Butterfly Peacock Bass Lake Fishing
Butterfly Peacock Bass top habitats for summer and fall fishing are found in Florida lakes and the many lagoons of South America. While the lagoons are not true lakes, as the dry season continues, the lagoons become isolated resulting in many small lakes being created until the next rainy season.
Best Peacock Bass Lures
These are very hungry fish that will strike at a variety of flashy diving, shallow running, surface plugs, jigs, large streamer flies and fly-rod poppers. While they will go after some frogs and even the odd salamander, they are best caught using baitfish, lures that look like baitfish and flies with the same appearance.
- Shallow Plugs
Shallow running floating and diving plugs are perfect for lagoon conditions in Florida and work just as well on the many rivers in the Amazon basin. Try using large walking, popping and buzzing models. Large plugs with fore and aft propellers create a lot of commotion and if placed inside their territory will almost guarantee a strike.
The use of lipless rattling crank baits are a favorite among Butterfly Peacock Bass anglers for lakes and lagoons in South America. These will also work elsewhere in the world where Peacocks can be found.
- Color: Choose based on water clarity, though if you play the lure close enough and in their territory they should strike.
The use of a sonar device in Florida lakes can be a useful tool when water clarity is not very good.
These devices are not as effective in South America due to the amount of debris in the water. Often a good guide in these waters will more than make up for a lack of a sonar device.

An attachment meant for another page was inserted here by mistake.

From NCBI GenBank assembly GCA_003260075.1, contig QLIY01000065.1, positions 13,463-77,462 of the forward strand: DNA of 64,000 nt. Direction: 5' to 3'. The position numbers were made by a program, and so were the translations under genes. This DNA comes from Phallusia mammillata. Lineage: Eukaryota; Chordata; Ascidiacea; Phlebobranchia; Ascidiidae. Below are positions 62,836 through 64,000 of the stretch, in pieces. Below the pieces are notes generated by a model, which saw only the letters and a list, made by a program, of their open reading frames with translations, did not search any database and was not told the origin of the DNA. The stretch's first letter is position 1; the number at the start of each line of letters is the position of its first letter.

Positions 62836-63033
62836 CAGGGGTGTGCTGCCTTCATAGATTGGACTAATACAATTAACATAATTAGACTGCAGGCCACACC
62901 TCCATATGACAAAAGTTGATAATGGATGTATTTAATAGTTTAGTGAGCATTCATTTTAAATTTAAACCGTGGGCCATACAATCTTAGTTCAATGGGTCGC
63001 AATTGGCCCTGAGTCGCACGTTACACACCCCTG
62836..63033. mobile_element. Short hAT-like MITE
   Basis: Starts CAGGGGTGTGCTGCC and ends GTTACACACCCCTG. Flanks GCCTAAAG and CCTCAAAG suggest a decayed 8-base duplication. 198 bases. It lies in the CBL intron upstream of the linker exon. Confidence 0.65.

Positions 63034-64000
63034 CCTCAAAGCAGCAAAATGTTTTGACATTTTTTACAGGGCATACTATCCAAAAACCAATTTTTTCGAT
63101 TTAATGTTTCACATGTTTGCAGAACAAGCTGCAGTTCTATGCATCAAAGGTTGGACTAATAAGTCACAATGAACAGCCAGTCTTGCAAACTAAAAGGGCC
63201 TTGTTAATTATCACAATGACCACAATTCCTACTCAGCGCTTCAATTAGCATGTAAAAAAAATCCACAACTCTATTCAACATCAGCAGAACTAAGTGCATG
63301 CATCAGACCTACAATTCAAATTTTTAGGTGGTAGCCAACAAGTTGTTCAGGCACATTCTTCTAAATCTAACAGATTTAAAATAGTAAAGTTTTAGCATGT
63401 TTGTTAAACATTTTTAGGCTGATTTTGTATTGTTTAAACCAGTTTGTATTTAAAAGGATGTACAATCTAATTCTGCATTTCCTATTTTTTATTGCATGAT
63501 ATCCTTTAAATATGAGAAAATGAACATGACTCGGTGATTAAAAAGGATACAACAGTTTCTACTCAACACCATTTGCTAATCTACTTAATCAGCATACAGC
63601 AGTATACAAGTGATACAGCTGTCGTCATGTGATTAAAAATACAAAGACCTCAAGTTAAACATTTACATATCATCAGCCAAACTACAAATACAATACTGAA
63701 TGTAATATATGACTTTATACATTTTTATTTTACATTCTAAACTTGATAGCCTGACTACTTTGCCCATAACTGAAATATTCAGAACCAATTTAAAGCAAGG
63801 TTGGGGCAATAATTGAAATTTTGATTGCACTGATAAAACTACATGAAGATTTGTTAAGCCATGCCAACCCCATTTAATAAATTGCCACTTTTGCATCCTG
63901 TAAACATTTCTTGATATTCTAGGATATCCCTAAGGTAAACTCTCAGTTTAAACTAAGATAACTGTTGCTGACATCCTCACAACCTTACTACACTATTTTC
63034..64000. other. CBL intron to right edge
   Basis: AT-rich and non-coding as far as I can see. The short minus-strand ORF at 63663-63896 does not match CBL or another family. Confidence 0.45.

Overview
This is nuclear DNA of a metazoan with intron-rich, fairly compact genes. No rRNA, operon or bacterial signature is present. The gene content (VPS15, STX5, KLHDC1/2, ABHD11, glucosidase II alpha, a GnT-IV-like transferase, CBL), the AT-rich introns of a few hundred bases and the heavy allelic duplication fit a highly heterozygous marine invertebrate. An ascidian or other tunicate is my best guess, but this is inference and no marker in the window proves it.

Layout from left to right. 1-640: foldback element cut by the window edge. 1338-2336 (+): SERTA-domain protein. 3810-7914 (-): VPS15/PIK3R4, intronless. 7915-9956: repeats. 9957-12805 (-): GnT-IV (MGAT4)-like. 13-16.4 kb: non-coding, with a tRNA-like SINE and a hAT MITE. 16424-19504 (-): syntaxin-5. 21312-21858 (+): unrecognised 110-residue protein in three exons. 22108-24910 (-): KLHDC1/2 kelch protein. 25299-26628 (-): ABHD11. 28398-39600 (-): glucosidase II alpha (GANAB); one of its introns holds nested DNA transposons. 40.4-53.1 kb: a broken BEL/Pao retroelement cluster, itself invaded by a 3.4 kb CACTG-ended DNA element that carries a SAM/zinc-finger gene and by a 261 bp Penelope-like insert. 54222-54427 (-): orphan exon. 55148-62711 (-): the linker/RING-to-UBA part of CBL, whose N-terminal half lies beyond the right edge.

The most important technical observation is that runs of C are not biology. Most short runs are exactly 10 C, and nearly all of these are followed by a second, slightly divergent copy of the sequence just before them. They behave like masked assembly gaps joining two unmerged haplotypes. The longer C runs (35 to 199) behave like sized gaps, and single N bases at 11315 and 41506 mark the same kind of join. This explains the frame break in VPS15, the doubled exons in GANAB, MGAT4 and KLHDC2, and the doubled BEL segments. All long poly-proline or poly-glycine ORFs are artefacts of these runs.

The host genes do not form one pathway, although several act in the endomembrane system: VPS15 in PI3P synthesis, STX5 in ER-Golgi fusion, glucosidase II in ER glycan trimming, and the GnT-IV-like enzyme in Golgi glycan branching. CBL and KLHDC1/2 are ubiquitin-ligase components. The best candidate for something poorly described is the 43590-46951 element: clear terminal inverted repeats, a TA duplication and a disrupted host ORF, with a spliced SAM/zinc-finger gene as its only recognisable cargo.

Your reel needs strong gears in order to take the tough fight put up by the peacock bass. It also needs to be strong enough to handle the large surface lures. A smooth drag is also very important as well according to some anglers, and this certainly provides a challenge when you’re talking Butterfly Peacock Bass reaching over 30 pounds in South America.
Make sure you loosen your drag in preparation for a strike as these fish strike hard and are savage. Setting the drag too high and you’ll probably end up getting your line snapped on your first strike, if you’re lucky enough to have a lunker on the line.
In Florida Peacock bass rarely exceed 12 pounds so line test strength should be at least 20 pounds for these waters. This should be sufficient as most peacocks in Florida are in the 3 to 5 lb range, with many being caught at just 2 or 3 pounds.
In South America have on at least 30 pounds because fish weighing 20lbs or more are not uncommon. If you happen to be in an area known for lunker Peacocks, make sure you have 50 pound test line. It’s also a good idea of have a large spool and lots of extra thread when fishing the Amazon. Having a backup rod and reel is also important.